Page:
An important reason why the Vikings travelled eastwards, was their desire to establish trading connections with the Byzantine Empire. Its capital Constantinople – today’s Istanbul – was the trading centre for goods from the whole of the Mediterranean region, North Africa and the Near East.
Here Vikings could buy exotic products such as silk, embroidered cloth, wine, fruit, spices, as well as semi-precious stones like carnelian and quartz. There was demand for these goods in the Scandinavian market. The long and difficult transport routes made them even more valuable when they finally reached the trading towns of Birka, Kaupang and Hedeby.
The Vikings called Constantinople Miklagård, “the great city”. It had an elaborate system of defensive walls, impressive churches and stone buildings, which took the visitor’s breath away. In comparison to Constantinople, Hedeby and the other Scandinavian towns must have seemed unimpressive.
By ship or sledge along the Russian rivers?
Recent research has shown that the sailing of Viking ships on Russian rivers should only be undertaken by experienced sailors. A group of Swedish researchers made a summer voyage from the Mälaren Valley in Sweden to Novgorod in Russia in a clinker-built vessel, which was 9 metres long and constructed like a Viking ship. Even though the crew had considerable experience in sailing the vessel, the journey took 42 days. They then travelled on from Novgorod to the mouth of the Dnieper. The journey to this location took 89 days, in other words three months. In addition, for over 250 km of the trip the boat had to be dragged over land.
The conclusion must therefore be that a boat trip from Central Sweden to the Black Sea and back could not have been completed before the Russian rivers began to freeze over again. Every journey by ship beyond Staraya Ladoga must therefore have involved staying for at least one Russian winter.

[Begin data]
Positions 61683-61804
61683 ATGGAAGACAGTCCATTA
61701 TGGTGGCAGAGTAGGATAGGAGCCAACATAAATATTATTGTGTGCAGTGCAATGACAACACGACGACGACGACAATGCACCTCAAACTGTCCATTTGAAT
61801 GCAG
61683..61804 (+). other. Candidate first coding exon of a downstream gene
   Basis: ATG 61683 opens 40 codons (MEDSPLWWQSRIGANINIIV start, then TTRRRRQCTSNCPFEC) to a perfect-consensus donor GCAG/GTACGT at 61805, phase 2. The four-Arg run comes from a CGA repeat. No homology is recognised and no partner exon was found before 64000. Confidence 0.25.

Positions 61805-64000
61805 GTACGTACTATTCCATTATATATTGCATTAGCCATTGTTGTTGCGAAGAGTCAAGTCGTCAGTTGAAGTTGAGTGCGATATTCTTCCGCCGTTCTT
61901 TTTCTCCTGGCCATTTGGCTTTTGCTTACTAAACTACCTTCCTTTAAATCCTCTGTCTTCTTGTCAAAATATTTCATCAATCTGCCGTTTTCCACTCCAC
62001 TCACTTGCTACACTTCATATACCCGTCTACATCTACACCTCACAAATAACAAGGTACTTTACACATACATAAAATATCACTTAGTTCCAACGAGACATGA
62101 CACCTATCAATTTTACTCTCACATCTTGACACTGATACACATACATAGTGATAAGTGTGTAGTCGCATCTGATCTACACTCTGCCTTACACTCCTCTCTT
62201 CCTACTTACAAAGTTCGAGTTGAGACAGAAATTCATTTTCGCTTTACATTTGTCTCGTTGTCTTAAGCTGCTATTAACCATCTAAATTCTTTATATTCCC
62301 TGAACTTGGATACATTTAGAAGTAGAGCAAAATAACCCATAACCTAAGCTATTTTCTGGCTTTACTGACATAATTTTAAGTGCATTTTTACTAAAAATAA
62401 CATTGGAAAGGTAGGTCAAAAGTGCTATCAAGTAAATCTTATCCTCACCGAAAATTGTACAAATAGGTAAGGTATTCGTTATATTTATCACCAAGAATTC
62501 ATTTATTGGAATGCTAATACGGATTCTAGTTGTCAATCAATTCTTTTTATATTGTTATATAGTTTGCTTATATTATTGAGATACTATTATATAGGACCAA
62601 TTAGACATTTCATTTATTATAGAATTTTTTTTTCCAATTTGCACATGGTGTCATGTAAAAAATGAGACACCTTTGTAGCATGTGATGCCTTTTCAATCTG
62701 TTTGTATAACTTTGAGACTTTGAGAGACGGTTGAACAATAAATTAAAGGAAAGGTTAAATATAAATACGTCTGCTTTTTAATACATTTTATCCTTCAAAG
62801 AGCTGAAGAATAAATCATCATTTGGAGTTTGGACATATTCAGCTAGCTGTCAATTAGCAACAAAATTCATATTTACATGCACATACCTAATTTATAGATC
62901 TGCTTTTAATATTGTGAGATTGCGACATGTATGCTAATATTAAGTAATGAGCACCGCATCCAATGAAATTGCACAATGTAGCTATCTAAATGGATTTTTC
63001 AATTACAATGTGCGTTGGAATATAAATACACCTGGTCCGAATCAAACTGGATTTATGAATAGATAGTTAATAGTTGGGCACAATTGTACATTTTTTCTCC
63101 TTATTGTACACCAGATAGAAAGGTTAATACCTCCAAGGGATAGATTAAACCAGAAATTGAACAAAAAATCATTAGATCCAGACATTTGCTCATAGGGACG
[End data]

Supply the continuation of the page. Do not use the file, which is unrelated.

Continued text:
An alternative to summer sailing was winter transportation using horse-drawn sledges. The Vikings could use sledges on the frozen rivers to reduce the journey time from months to a few weeks. Recent Russian research shows that up to 150 km a day can be covered travelling by sledge. This means that a journey from Novgorod to Gnezdovo by sledge could have been made in 7-10 days, whilst a boat journey took around 30 days. Sledges obviously transported smaller loads than boats, but their use could also save a great deal of time.
Numerous finds of sledges have been made in Russia, especially in Novgorod, where most date to the later Viking period. Sledges from as early as the late 8th century have been found at Staraya Ladoga. These dates fit in with the distribution of other Viking objects found along the Russian rivers.
Evidence of winter transport has also been provided by finds of crampons, which were used by travellers and on horses. Crampons are small iron knobs that are attached to shoes or horseshoes to give a more secure footing on ice and snow. They were present in a burial containing two horse skeletons from Staraya Ladoga. Both animals had been shod with horseshoes which had crampons attached.